Indian students in Ireland undeterred by hike in insurance fees

Health insurance for Indian students studying abroad is important especially as health care may work differently in other countries than in India. While in India, the concept of health insurance is not as established as that in the US or Europe, Indian students studying abroad are mandated to purchase an insurance cover. What doesn’t come as a necessity in India, is a criteria for admission to most institutes in Europe and US. Keeping this in mind, for many Indian students, buying an insurance cover is an added cost to their tuition fees. Recently, when Irelend raised the cost of insurance cover for full time foreign students in the country, Indians didn’t take it as a surprise move.

Sameer Nambiar, an aspirant to Irish University, said, “In India, insurance can be bought at 1/3rd of the cost of what you pay if you were to buy it in the US or any other country in Europe. I have been advised by peers to take an international insurance plan from India, which will be acceptable in Ireland as well. “

According to Anupurna Sarma, “Some Irish universities mandate that students buy the university plan for insurance whereas others provide a set of minimum requirements of insurance covers for admissions. Hence, the basic insurance cover did not suit every student studying in Ireland. Many universities here are providing insurance covers in alliance with the institute’s health plan and is added in the tuition costs of the student. Thus, a termination of the basic cover for full time students may not affect everybody.”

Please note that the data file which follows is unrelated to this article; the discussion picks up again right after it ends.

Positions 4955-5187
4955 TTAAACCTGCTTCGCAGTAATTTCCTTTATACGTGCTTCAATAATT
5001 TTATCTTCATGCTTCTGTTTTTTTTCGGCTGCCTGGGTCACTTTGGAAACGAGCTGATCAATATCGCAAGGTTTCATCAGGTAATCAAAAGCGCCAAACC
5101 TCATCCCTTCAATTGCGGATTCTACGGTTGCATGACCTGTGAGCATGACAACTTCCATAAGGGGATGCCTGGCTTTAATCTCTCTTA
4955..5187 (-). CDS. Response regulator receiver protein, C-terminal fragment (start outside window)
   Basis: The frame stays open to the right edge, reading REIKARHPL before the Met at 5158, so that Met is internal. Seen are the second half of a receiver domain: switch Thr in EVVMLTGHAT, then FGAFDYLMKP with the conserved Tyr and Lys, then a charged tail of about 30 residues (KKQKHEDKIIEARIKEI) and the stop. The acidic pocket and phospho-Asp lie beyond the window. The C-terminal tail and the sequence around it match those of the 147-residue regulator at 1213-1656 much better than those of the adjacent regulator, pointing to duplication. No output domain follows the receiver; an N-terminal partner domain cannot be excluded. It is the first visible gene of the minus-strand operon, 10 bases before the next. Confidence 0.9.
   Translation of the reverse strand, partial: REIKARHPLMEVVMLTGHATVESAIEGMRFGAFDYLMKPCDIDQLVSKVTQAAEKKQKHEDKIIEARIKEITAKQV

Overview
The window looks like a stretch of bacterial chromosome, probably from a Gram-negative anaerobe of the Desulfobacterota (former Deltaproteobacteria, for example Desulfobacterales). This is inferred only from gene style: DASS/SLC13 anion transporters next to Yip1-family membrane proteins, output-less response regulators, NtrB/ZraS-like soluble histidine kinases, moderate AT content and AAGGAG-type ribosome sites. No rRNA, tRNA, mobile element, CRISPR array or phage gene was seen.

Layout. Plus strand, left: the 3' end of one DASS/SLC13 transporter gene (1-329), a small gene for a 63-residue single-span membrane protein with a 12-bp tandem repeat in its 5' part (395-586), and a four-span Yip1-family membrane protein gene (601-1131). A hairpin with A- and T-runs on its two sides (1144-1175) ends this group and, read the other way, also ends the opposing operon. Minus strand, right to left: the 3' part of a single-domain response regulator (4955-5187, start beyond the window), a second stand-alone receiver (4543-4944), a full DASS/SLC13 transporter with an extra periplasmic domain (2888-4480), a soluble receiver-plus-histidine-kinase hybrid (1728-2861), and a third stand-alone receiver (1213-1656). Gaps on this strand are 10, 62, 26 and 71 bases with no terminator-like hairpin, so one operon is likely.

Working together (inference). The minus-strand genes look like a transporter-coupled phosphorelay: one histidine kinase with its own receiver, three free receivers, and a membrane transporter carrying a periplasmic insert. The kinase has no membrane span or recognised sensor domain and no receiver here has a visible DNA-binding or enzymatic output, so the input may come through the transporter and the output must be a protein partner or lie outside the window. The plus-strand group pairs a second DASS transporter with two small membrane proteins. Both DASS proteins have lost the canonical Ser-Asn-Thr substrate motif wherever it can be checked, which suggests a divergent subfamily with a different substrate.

Earlier, the Irish government required students to take the basic cover that cost approximately €40-€150, thus making the mandatory health cover in the country one of the cheapest across the European Union for non-EU students. In most EU countries, even the basic health covers offered by institutes is relatively expensive as compared to the basic cover offered in Ireland earlier. However, as pointed out by students in Ireland, a university-associated health cover is usually favoured by them. Aditi Nariani, another student from Irish University said, “Even if the university doesn’t insist on a particular type of health cover, it is favourable to buy the policy in line with the institute’s health plan. In India, medical costs aren’t as high as those in UK and US. Besides, paying huge medical bills factoring in the exchange rate is much heavier than paying a monthly installment towards health cover.” For many Indian students abroad, this may also be a major factor channeling their opinions regarding insurance in favour of high valued medical covers in Ireland and other countries.

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